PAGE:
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Weekly Market Update 10/1/2021

By October 1, 2021 No Comments

Stocks snapped a seven-month streak of gains and registered their worst monthly loss since March 2020 as concerns around fiscal stimulus, monetary policy, persistent supply chain disruptions, and corporate profit warnings weighed on sentiment and investors were uncharacteristically reluctant buying market dips.  As a result, the S&P 500 experienced its first 5% pullback in over 225 days and ended September roughly -4.75% lower with only the energy sector finishing the month with gains.  The losses were not limited to equities either, as bonds fell over -1% in September (per the Barclays Aggregate Bond Index) after interest rates surged to their highest levels since June following the Federal Reserve’s somewhat hawkish September 22 meeting announcements.  Stocks, however, are still up over 15% on the year and despite the recent weakness, the S&P 500 was able to close higher for a sixth consecutive quarter.  As we head into the fourth quarter, we expect investors to closely monitor the continued drama in Washington before attentions shift towards the Q3 earnings season that unofficially kicks off in the middle of October and is expected to see S&P 500 year-over-year earnings growth around 25% (per FactSet).

Dollar Tree Outgrows Its Name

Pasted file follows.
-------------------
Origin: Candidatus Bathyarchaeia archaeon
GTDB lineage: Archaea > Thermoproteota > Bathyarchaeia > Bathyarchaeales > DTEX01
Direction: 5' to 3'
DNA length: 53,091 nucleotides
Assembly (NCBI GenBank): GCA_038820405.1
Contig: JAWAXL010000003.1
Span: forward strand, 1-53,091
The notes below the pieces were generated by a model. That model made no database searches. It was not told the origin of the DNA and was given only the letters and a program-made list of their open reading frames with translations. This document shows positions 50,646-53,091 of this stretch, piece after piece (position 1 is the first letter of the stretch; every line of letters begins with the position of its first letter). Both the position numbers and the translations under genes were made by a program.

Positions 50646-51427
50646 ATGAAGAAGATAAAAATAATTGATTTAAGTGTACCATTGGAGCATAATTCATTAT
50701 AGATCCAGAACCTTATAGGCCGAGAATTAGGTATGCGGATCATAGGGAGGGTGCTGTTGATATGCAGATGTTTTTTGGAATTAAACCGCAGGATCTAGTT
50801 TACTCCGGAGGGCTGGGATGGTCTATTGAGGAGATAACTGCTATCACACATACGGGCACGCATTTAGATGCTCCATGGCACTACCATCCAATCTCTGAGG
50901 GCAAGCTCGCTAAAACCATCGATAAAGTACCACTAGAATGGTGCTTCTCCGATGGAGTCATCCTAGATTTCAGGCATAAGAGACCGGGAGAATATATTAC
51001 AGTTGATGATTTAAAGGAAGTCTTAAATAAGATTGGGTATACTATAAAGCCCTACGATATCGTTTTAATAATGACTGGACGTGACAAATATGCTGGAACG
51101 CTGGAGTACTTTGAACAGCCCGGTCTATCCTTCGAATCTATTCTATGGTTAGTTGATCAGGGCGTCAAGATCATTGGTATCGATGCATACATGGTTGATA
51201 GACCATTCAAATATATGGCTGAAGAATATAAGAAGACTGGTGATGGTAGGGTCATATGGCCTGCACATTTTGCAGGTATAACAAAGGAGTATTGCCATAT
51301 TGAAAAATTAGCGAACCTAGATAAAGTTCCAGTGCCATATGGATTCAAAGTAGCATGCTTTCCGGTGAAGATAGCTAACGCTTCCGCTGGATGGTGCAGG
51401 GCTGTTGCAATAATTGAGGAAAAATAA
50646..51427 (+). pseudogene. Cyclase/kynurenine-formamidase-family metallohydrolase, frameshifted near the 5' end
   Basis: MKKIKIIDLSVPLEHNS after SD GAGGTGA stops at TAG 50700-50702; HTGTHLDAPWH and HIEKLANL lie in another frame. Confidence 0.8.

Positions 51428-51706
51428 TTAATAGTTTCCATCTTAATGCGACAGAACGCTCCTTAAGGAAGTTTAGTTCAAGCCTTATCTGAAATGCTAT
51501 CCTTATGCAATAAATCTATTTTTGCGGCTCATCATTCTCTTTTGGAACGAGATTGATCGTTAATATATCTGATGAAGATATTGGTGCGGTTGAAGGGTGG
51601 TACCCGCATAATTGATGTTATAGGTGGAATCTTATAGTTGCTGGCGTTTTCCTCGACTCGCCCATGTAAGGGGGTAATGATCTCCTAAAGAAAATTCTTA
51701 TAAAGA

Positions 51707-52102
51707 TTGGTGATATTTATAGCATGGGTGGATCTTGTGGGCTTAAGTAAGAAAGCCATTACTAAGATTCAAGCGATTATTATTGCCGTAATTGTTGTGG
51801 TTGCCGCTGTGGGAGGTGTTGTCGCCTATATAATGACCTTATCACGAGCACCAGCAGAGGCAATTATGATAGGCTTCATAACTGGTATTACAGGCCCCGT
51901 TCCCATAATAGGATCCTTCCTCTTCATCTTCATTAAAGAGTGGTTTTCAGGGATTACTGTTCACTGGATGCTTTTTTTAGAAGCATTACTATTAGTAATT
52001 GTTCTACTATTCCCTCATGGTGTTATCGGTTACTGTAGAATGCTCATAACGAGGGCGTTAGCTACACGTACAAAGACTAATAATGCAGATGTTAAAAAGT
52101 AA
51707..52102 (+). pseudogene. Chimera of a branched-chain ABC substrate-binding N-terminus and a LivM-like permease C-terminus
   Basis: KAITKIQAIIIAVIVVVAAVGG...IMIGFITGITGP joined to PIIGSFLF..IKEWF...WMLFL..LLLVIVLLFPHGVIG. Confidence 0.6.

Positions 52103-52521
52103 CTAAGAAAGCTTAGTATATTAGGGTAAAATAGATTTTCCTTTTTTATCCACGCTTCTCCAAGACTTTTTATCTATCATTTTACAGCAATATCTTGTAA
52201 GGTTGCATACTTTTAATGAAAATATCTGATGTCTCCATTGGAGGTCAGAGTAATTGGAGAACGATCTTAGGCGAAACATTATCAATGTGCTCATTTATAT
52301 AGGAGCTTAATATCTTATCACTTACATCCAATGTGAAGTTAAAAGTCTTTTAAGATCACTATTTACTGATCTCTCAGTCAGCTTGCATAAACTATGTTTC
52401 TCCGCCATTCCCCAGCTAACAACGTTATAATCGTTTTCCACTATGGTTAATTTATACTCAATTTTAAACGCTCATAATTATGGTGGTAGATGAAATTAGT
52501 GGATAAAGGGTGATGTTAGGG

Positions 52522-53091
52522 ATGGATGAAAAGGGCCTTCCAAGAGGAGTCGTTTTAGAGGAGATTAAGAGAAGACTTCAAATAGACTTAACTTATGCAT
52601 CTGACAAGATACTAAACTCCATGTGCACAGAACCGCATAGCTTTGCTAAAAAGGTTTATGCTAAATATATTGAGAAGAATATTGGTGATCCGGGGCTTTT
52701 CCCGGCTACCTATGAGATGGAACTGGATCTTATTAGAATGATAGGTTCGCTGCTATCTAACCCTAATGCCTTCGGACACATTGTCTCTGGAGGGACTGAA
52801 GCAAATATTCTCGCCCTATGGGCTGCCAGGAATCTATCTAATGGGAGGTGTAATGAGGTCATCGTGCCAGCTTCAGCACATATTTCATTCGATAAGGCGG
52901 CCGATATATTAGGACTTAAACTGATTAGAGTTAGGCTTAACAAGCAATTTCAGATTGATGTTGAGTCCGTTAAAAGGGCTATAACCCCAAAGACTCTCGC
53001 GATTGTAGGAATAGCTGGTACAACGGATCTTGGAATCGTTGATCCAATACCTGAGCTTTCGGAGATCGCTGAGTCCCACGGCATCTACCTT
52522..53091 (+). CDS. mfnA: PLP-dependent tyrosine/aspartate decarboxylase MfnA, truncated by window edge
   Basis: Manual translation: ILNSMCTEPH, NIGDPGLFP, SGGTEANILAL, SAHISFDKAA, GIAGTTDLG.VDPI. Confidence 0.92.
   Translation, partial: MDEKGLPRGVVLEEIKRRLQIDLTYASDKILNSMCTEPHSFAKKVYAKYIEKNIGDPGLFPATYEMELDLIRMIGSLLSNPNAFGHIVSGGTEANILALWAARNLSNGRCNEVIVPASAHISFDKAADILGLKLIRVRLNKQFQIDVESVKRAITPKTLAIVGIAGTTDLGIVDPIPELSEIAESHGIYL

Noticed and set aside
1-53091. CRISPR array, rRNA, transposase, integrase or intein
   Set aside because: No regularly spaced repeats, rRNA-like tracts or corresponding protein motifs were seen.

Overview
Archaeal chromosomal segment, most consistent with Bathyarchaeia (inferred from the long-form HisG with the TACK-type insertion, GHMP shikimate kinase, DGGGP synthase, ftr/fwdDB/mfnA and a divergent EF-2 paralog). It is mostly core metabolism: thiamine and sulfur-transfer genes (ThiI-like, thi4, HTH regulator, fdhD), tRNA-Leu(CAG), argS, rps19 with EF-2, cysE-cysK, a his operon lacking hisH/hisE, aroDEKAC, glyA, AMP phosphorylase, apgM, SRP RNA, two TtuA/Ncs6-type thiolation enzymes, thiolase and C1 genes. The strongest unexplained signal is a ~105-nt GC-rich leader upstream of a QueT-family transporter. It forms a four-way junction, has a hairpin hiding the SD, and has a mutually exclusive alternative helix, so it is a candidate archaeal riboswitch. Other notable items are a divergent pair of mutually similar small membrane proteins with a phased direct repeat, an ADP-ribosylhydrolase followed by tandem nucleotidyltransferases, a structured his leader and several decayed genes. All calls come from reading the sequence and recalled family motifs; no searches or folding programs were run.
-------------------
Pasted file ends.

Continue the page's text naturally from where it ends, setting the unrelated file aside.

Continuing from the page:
On Friday, two inflationary gauges indicated the highest US inflation since 1991 as well as 13-year highs for the Eurozone, so we found this week’s news from retail discounter Dollar Tree particularly noteworthy.  As its name implies, Dollar Tree, sells nearly everything for a dollar, but on Tuesday night the company departed from that longstanding pricing strategy and announced an expansion of a multi-price initiative with more merchandise ranging from $1.25 to as high as $5.  The discounter acknowledged rising costs and positive consumer feedback while also announcing an increased share buyback program and interestingly the stock responded with a 16.5% bounce on Wednesday.  Ultimately, we expect inflation to continue to persist at least through the holiday season as global supply chain issues ranging from manufacturing hubs in Southeast Asia, to shipping ports, to shortages in truck drivers continue to disrupt the flow of goods.

Regards,

Ian Browning, CFA | Director, Investment Strategies & Shareholder
Peter E. Simmons, JD | President & CEO

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